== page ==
Survivors from Bismarck are pulled aboard HMS Dorsetshire on 27 May 1941

    Bismarck continued to fly her ensign. With no sign of surrender, despite the unequal struggle, the British were loath to leave Bismarck. Their fuel and shell supplies were low, a demonstration of how difficult it was for a battleship to sink a similar unit, even in an unbalanced engagement; however, when it became obvious that their enemy could not reach port, Rodney, King George V and the destroyers were sent home. Norfolk had no torpedoes left, so Dorsetshire launched three 21-inch (533 mm) torpedoes at comparatively short range, which may have hit Bismarck. The battleship's upper works were almost completely destroyed but her engines were still functioning, although Johannes "Hans" Zimmermann, a boiler room stoker who survived, confirms that salt water had entered the boiler feed lines causing the engineers to reduce speed to seven knots, fearing an explosion,[51] and the hull appeared to be relatively sound; therefore, rather than risk her being captured, survivors have said the order to scuttle and then abandon ship was given. Many of the crew went into the water, but few sailors from the lower engine spaces survived. As Captain Lindemann was presumed killed with all officers after the bridge was hit by a 16-inch (410 mm) shell, it is unclear whether he could have given the order to scuttle.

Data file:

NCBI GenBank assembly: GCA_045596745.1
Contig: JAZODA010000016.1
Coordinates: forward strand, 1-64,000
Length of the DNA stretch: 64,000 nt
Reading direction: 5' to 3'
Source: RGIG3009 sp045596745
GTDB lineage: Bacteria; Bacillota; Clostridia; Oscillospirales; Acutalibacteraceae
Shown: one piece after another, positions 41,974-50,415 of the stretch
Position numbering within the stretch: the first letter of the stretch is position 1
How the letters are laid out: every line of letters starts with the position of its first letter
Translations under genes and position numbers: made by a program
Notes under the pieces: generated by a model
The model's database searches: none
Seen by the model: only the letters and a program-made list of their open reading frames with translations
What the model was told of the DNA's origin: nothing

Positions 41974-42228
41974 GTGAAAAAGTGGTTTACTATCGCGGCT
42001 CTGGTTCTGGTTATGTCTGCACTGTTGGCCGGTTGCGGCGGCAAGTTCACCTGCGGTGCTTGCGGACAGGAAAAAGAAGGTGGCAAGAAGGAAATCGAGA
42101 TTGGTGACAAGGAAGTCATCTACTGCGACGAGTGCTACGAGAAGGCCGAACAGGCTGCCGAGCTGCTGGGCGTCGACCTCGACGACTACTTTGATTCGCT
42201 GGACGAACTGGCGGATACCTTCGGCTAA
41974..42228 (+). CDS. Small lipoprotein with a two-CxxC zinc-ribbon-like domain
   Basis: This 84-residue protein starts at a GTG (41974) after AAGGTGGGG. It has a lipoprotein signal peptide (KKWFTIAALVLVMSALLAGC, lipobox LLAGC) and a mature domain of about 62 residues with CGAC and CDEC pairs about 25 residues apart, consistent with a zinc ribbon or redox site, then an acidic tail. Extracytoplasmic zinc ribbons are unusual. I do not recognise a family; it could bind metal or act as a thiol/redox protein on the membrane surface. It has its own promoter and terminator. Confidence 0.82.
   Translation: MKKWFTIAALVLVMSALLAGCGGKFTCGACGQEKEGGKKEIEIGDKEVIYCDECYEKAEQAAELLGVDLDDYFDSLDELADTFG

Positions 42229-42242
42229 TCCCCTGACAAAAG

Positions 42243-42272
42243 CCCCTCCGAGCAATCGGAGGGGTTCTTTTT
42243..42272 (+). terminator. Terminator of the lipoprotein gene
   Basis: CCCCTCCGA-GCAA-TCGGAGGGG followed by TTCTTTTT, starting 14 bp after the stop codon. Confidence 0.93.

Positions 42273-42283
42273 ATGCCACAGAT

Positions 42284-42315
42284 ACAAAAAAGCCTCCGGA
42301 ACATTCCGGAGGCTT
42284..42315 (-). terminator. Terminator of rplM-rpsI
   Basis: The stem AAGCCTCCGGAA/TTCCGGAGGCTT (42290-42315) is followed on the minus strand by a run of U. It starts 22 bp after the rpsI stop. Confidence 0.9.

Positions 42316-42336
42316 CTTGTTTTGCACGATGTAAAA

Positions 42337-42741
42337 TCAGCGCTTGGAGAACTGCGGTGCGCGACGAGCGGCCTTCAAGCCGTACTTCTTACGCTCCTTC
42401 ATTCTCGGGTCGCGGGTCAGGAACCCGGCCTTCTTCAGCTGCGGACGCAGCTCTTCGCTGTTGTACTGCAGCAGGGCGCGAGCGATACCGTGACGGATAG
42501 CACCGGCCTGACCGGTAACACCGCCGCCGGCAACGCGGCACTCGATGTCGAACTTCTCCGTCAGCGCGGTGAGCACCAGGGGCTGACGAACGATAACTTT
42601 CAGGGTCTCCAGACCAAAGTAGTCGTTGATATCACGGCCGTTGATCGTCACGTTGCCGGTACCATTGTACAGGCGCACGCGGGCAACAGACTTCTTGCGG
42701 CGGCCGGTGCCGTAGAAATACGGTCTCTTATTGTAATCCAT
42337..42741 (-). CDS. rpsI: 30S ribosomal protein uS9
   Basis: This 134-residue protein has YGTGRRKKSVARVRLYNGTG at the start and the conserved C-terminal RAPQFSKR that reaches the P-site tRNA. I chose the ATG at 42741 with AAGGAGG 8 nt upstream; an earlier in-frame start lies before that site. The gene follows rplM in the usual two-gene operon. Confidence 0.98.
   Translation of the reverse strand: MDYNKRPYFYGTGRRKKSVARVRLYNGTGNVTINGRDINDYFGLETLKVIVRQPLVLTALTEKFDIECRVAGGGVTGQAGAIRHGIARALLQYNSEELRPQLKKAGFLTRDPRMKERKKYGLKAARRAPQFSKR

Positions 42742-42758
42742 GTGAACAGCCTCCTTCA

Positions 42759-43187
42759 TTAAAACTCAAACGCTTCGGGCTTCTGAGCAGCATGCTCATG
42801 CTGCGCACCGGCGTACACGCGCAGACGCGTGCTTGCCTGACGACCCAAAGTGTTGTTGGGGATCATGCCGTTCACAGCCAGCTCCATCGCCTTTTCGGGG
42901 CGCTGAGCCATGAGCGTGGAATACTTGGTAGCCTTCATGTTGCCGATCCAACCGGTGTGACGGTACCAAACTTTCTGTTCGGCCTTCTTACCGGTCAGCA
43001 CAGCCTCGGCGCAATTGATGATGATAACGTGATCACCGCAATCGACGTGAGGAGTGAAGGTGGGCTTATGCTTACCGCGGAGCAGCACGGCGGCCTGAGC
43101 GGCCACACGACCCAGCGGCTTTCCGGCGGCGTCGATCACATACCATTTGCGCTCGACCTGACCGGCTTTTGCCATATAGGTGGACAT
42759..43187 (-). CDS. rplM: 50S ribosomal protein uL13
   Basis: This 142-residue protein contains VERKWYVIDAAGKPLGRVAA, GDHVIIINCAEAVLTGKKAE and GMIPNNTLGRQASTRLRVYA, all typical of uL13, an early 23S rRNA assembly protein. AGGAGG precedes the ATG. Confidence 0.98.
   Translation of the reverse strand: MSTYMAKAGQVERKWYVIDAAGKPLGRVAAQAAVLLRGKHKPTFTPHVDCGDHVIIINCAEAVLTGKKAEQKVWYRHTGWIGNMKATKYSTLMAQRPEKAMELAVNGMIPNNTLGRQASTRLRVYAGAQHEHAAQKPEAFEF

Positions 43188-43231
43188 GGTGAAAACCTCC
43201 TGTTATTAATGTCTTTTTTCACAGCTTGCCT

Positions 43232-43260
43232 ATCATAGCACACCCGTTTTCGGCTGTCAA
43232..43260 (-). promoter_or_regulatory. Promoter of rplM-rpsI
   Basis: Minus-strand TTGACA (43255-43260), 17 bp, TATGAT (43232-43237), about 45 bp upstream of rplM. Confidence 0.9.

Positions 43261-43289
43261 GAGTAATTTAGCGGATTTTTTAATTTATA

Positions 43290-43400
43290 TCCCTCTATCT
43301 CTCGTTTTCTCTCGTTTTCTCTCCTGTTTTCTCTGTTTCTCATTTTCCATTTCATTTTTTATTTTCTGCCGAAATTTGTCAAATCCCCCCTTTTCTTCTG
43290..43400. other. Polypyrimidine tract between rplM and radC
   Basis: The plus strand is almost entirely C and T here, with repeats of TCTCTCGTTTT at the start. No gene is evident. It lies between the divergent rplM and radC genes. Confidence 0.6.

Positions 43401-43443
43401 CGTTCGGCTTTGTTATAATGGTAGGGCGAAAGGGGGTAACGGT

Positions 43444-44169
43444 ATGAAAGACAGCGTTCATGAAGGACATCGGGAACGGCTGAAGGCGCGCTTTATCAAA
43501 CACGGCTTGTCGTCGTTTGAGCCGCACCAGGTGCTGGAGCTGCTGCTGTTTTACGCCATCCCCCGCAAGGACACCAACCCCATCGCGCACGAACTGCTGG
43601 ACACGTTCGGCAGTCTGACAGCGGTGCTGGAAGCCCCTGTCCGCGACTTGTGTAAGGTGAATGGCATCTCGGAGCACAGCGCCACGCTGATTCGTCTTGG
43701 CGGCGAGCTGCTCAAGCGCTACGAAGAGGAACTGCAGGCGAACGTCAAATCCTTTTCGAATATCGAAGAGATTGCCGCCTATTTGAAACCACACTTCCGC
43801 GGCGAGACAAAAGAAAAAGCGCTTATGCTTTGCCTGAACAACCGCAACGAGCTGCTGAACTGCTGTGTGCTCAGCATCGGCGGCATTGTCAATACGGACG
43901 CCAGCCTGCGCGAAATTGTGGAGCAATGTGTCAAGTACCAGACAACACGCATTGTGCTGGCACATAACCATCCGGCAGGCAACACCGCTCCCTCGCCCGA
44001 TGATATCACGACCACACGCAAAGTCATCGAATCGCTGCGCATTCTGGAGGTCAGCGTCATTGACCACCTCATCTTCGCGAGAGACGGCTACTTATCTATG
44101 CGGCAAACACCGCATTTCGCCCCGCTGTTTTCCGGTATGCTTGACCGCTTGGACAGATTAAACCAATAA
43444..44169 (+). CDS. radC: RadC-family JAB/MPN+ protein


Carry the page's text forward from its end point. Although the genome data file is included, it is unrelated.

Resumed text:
Bismarck slipped below the waves stern-first at 10:39 that morning. Unaware of the fate of the ship, Group West, the German command base, continued to issue signals to Bismarck for some hours, until Reuters reported news from Britain that the ship had been sunk. In Britain, the House of Commons was informed of the sinking early that afternoon.[52] Dorsetshire and Maori stopped to rescue survivors, but a U-boat alarm caused them to leave the scene after rescuing only 110 Bismarck sailors, abandoning the surviving crew in the water. The next morning U-74, which had heard sinking noises from a distance, and the German weather ship Sachsenwald picked up 5 survivors. 1,995 of the ship's crew of 2,200 died.[53]